Premier Figuier is very aptly named, since it was the very first fig fragrance to become available on the market. It was created by Olivia Giacobetti, who also crafted that other famous fig fragrance, Philosykos. She certainly knows what she’s doing when it comes to fig notes because both Philosykos and Premier Figuier have stood the test of time. L’Artisan now refers to Premier Figuier as a “benchmark” fig scent, and they offer it in an EdT and an extrême format. I have yet to sample the extrême, so this write-up will just focus on the EdT.
Premier Figuier opens with bright green notes of fig leaf, quite similar to Philosykos. But I don’t want this write-up to become just a comparison to Philosykos and, luckily, Premier Figuier takes a different approach pretty quickly. A creamy coconut note appears a few minutes after the green opening, which adds a texture and a sweetness to balance out the stark leafy green notes.
I would have expected the almond milk note to add to the creamy texture introduced by the coconut. Instead, I find that the almond note has a slightly powdery texture. It’s not overly done, and it’s definitely not enough to make this a cosmetic-type scent. The almond adds a delicate softness to the central leafy green notes, and Premier Figuier takes on a resemblance to a cashmere cloud. The scent is extremely pretty at this stage, and it has moderate projection, so it’s not too delicate.
Unfortunately, the Premier Figuier EdT doesn’t have great longevity on my skin, which is why I definitely need to try the extrême. The scent heads into the woody dry down between the 3-4 hour mark, when I’m still in the mood to bask in the gorgeous cloud of soft green notes. But the sandalwood in the dry down is very nice. It adds just enough texture to anchor that creamy note that has stuck around, but it’s not too overpowering. I can detect a dry fruit note, as though the figs have been dried in the sun. It’s enough to balance out the sandalwood and keep this fragrance focused on the fig note.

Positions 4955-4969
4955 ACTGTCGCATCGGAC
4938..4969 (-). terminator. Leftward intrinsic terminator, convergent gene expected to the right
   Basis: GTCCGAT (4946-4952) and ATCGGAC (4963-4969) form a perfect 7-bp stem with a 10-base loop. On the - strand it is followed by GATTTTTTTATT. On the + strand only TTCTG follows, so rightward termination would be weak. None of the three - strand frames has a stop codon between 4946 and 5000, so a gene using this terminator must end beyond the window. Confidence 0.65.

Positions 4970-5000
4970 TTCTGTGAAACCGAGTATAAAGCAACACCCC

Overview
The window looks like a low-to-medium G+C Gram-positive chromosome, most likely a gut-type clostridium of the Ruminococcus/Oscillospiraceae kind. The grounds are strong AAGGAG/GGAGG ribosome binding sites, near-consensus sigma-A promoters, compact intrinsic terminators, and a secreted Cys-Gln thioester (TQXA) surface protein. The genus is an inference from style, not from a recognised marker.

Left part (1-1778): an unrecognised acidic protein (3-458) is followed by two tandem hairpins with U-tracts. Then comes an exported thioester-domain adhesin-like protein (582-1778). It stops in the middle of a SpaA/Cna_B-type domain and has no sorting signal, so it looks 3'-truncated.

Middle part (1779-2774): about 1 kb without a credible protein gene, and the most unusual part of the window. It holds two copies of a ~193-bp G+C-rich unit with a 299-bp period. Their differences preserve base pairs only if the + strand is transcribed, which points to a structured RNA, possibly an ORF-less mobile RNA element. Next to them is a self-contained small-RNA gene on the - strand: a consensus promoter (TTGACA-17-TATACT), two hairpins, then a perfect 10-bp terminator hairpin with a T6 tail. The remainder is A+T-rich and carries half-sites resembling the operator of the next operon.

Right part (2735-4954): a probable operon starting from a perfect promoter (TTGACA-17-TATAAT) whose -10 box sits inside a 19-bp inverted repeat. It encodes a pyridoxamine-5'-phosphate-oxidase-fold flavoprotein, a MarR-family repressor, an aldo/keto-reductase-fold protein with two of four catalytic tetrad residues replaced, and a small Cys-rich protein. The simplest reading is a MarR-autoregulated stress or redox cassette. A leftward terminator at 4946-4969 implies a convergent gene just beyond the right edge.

Overall, I find Premier Figuier very pretty and a little bit dreamy. It feels more romantic to me than Philosykos, which pitches its green notes in a more sharp and realistic way. Premier Figuier has a lot of texture to it, and that helps round out what could be some rough edges. I enjoy both of these fig scents, but they reflect different moods. Premier Figuier could almost be a comfort scent with its lovely creamy and powdery notes. My next goal is to sample the Premier Figuier Extrême and see if that changes my opinion at all.
(I said I didn’t want to make this write-up a simple comparison between Premier Figuier and Philosykos, but I ended up comparing them anyway! I guess it’s just too tempting when the same person composes scents on the same theme.)
Premier Figuier is available from L’Artisan’s website. L’Artisan fragrances are available at Barney’s New York, and they are starting to become available at Sephora. Samples and full bottles are also available from Luckyscent, which is where I got my sample.
The image is from Luckyscent, while the info on notes is from L’Artisan. For what it’s worth, Fragrantica has a different list of notes for this fragrance. But I decided to go with L’Artisan’s official take on the notes.